Norris hopes to salvage finale in Colorado

Bud Norris tries to cap off a sensational month of May this evening when the Houston Astros close a four-game set with the Colorado Rockies at Coors Field.

Norris has been terrific this month, going 4-0 with a major league-best 1.17 earned run average. He's only allowed four earned runs in his last six starts and three of them came his last time out on Saturday in Los Angeles, as the Dodgers reached him for three runs and eight hits in 4 2/3 innings.

The 27-year-old righty, who became the first Astros starter to not last five innings since April 13, escaped with a no-decision in that one and is 5-1 on the year with a 3.34 ERA. He hasn't lost since surrendering seven runs in Milwaukee back on April 24.

Norris has faced the Rockies twice, but has pitched to a 4.50 ERA against them without recording a decision.

Colorado will counter with righty Jeremy Guthrie, who is 2-3 with a 5.31 ERA. Guthrie allowed six runs for the second straight start on Saturday in a loss against Cincinnati, although only two were earned.

He beat the Astros back on April 6, yielding three runs and four hits in seven innings.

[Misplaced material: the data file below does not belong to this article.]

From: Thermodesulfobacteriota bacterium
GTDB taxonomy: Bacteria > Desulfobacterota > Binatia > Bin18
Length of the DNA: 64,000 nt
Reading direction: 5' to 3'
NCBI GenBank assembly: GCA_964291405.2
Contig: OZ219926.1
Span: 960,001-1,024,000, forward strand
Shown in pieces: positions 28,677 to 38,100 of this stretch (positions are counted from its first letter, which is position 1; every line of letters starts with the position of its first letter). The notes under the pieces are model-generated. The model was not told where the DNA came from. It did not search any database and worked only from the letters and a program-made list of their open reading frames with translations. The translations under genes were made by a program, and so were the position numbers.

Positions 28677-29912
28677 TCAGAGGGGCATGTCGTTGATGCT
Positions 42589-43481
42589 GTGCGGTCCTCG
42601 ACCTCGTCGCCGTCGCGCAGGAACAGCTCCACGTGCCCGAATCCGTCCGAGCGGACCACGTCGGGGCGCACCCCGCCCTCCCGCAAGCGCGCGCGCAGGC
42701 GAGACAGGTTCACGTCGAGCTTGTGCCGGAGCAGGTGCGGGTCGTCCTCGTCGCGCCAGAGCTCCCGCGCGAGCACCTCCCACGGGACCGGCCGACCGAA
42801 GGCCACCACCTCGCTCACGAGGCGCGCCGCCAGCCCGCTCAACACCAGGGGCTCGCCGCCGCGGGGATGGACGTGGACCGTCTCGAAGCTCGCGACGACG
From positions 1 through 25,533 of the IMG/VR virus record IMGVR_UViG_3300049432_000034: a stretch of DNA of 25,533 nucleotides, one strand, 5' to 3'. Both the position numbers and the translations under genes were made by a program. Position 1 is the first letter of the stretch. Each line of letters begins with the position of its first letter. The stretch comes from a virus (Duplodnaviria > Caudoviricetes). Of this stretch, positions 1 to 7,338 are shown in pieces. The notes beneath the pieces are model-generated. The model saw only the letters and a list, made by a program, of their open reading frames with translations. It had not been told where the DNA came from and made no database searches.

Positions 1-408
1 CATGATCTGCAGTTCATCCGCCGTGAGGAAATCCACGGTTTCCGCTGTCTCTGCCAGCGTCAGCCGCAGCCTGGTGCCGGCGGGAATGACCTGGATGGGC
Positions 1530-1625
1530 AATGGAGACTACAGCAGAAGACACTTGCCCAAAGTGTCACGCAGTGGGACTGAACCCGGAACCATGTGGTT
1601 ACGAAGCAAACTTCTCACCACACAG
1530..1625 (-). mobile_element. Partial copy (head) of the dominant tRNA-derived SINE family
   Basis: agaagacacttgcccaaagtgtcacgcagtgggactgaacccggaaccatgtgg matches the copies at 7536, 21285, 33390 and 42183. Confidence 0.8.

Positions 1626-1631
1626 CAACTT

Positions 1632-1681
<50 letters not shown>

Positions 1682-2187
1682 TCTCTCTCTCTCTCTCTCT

Colorado beat the Astros for the third straight time on Wednesday, as Carlos Gonzalez smacked three of the Rockies' three home runs in a 13-5 win.

"He's in a different place right now," Rockies manager Jim Tracy said. "He's in a place where you never thought you'd see him be. He's stepping to just another level."

Michael Cuddyer hit his second grand slam of the season in the first inning. Dexter Fowler added a three-run homer for the Rockies, who have won five of their last seven.

Despite allowing five runs on 11 hits in six innings, Christian Friedrich (3-1) picked up the win for Colorado.

"His only mulligan was in the third inning when he started getting behind in the count," Tracy said. "When you get yourself in that position, [hitters] become a lot more [selective]. I really like the way he rebounded."

Lucas Harrell (4-4) struggled for the Astros, surrendering nine runs in five- plus innings, and giving up 10 hits and three walks.

"We allowed five home runs with the first one being a grand slam," Astros manager Brad Mills said. "We battled back, we got some hits, but they got five homers."

Houston has now lost six in a row at Coors Field, its longest skid in Denver since dropping all seven at Mile High Stadium to the expansion Rockies in 1993.